The incident was one of several similar UAP sightings reported by commercial pilots over nearly two months in the fall of 2022, first reported by paranormal researcher and television personality Ben Hansen on social media and his YouTube channel.

In an empirical study presented at the 4th IAA Conference on Space Situational Awareness in March 2024, a team of researchers used two-line element (TLE) data, Automatic Dependent Surveillance-Broadcast (ADS-B) data, and visualization simulations to conclusively determine that the unusual aerial objects observed by pilots on August 10, 2022, were a closely spaced train of Starlink satellites from launch 4-26.

 Expanding on these findings, Mallama and Dr. Cole concluded that the unusual observations made by pilots were also instances of extreme flaring. 

Based on the timing and position of the eyewitnesses, the Starlink satellite train was near the horizon and close to the solar azimuth. At the same time, the Sun was 30 degrees below the horizon. Additionally, some of the pilots reporting the UAP incident were flying at an angle directly in the path of the light beam being reflected off the satellite’s solar array. 

This unique set of geometric conditions resulted in the Starlink satellites producing extreme flares, appearing to eyewitnesses at an apparent magnitude of -5 or -6. To put this into perspective, Venus, the brightest planet in our night sky, shines at around magnitude -5 when observed from Earth. 

“In summary, specular reflection from the nadir side of the Starlink spacecrafts’ chassis can account for the brightness recorded by the pilots,” wrote researchers. “This finding supports the conclusion that the Unidentified Aerial Phenomena were actually Starlink satellites.”

The August 2022 incident detailed in the study underscores the potential aviation safety concerns by illustrating how startling and disruptive extreme flares can be. With Starlink satellites reflecting sunlight at such high brightness levels, pilots could be misled into thinking they are witnessing unidentified or threatening objects. 

There are some potential solutions to mitigate these extreme flares by LEO satellites like Starlink. This includes designing satellites to reflect sunlight into space rather than toward the ground. This method has shown promise but isn’t foolproof.

“One approach to reducing satellite brightness is to reflect sunlight into space rather than allowing it to scatter diffusively toward observers on the ground,” Mallama explained to Universe Today. “That works very well most of the time. However, there are certain sun-satellite-observer geometries where it fails, and observers see a mirror-like reflection of the Sun.”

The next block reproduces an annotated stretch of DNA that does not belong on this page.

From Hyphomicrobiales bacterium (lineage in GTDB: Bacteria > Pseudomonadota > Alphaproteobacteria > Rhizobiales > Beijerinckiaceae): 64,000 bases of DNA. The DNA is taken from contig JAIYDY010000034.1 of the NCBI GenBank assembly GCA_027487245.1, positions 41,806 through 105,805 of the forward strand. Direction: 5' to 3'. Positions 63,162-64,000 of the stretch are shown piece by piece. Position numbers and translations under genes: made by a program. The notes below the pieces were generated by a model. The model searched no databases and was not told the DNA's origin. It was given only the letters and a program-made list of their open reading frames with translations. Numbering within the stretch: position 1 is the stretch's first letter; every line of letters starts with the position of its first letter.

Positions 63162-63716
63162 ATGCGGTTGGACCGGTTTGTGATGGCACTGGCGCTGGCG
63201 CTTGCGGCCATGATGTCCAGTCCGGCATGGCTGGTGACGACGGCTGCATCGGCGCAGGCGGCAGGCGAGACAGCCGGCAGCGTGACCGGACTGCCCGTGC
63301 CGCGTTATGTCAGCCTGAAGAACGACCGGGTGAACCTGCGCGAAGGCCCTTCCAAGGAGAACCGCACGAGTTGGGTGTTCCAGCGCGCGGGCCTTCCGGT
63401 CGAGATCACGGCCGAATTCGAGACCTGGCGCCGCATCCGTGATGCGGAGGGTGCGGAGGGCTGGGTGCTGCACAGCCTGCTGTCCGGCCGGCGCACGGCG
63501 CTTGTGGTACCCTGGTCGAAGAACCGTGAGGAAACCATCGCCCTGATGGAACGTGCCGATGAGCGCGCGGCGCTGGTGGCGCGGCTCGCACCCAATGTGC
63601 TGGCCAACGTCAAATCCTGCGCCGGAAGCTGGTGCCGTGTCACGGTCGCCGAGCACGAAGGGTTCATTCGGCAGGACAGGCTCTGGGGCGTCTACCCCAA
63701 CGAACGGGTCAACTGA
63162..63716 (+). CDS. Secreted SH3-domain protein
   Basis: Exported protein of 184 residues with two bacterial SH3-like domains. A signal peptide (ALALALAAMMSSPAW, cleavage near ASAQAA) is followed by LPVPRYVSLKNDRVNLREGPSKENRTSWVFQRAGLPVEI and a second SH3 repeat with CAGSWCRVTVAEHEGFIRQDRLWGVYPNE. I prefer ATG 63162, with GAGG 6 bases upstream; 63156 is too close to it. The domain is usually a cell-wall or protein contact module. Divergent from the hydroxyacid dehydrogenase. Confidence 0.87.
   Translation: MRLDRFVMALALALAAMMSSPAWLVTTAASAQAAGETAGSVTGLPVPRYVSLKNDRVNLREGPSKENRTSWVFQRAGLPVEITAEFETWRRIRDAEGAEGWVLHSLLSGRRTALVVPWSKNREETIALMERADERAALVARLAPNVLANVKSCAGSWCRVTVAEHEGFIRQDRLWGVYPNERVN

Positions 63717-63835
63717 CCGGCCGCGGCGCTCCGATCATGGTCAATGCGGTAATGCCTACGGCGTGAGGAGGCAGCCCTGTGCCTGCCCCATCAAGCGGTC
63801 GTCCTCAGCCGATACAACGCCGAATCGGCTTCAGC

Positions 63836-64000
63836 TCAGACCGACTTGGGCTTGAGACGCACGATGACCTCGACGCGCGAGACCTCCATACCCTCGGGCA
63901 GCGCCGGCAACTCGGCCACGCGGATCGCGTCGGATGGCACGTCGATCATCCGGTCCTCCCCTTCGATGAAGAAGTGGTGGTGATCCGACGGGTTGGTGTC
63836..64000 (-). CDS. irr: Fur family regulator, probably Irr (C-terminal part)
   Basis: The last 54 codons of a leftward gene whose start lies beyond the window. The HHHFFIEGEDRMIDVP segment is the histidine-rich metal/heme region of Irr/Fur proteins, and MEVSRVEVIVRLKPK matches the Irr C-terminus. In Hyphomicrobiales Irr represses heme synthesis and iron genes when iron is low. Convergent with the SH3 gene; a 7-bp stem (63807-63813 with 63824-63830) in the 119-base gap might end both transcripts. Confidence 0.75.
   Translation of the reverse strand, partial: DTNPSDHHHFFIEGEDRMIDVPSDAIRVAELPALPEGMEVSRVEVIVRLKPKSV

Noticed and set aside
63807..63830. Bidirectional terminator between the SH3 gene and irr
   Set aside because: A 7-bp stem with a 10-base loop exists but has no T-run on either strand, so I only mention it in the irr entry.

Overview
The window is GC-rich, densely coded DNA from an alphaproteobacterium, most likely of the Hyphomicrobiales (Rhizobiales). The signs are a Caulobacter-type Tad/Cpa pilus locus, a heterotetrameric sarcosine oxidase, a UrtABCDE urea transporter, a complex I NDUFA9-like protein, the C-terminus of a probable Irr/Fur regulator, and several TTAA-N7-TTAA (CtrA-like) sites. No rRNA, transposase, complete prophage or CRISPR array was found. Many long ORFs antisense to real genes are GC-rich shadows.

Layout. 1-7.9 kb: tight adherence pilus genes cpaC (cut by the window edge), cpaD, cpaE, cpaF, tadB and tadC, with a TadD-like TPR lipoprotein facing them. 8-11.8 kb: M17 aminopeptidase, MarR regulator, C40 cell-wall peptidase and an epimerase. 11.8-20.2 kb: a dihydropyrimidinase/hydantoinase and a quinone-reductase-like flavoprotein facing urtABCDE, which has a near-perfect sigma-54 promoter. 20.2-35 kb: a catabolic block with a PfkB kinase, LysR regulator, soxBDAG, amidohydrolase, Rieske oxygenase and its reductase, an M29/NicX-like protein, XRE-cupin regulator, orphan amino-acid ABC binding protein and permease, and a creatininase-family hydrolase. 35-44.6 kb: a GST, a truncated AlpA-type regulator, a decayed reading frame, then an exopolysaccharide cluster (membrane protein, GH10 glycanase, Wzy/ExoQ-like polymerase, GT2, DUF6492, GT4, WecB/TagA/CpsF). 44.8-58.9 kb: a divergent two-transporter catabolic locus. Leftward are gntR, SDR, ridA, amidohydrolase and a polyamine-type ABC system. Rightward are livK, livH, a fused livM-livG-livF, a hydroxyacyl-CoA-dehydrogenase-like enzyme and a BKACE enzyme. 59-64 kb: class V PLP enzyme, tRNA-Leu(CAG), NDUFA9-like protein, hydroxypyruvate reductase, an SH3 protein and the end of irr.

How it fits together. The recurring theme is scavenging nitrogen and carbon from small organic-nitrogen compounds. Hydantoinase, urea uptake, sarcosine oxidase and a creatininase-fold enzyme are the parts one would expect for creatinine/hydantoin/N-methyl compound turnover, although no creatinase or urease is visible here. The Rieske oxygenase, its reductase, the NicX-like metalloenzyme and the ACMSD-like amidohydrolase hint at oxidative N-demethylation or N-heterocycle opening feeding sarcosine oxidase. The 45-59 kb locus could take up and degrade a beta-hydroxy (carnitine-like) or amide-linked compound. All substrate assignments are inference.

SpaceX has been trying to address these concerns with newer generations of Starlink satellites. The second-generation satellites are designed to be less reflective, but as Mallama and Dr. Cole’s research shows, certain conditions can still lead to extreme flares.

In their paper presented at the March IAA Conference on Space Situational Awareness, researchers noted that the lack of awareness of extreme satellite flaring also complicates efforts to track and report actual UAP incidents.

“The once reluctant scientific community is slowly starting to consider the underlying causes of UAP reports as an interesting area for research, with global reach,” researchers wrote. “However, we lack sufficiently mature tools and methods to systematically analyze sighting reports for even the ‘known phenomena’ category.” 

“Without such critical methodologies in place, satellites, rockets, and drones will continue to clutter pilot communication channels and aviation hazard databases as these knowable lights in the sky are reported as UAP.” 

Tim McMillan is a retired law enforcement executive, investigative reporter and co-founder of The Debrief. His writing typically focuses on defense, national security, the Intelligence Community and topics related to psychology. You can follow Tim on Twitter: @LtTimMcMillan.  Tim can be reached by email: tim@thedebrief.org or through encrypted email: LtTimMcMillan@protonmail.com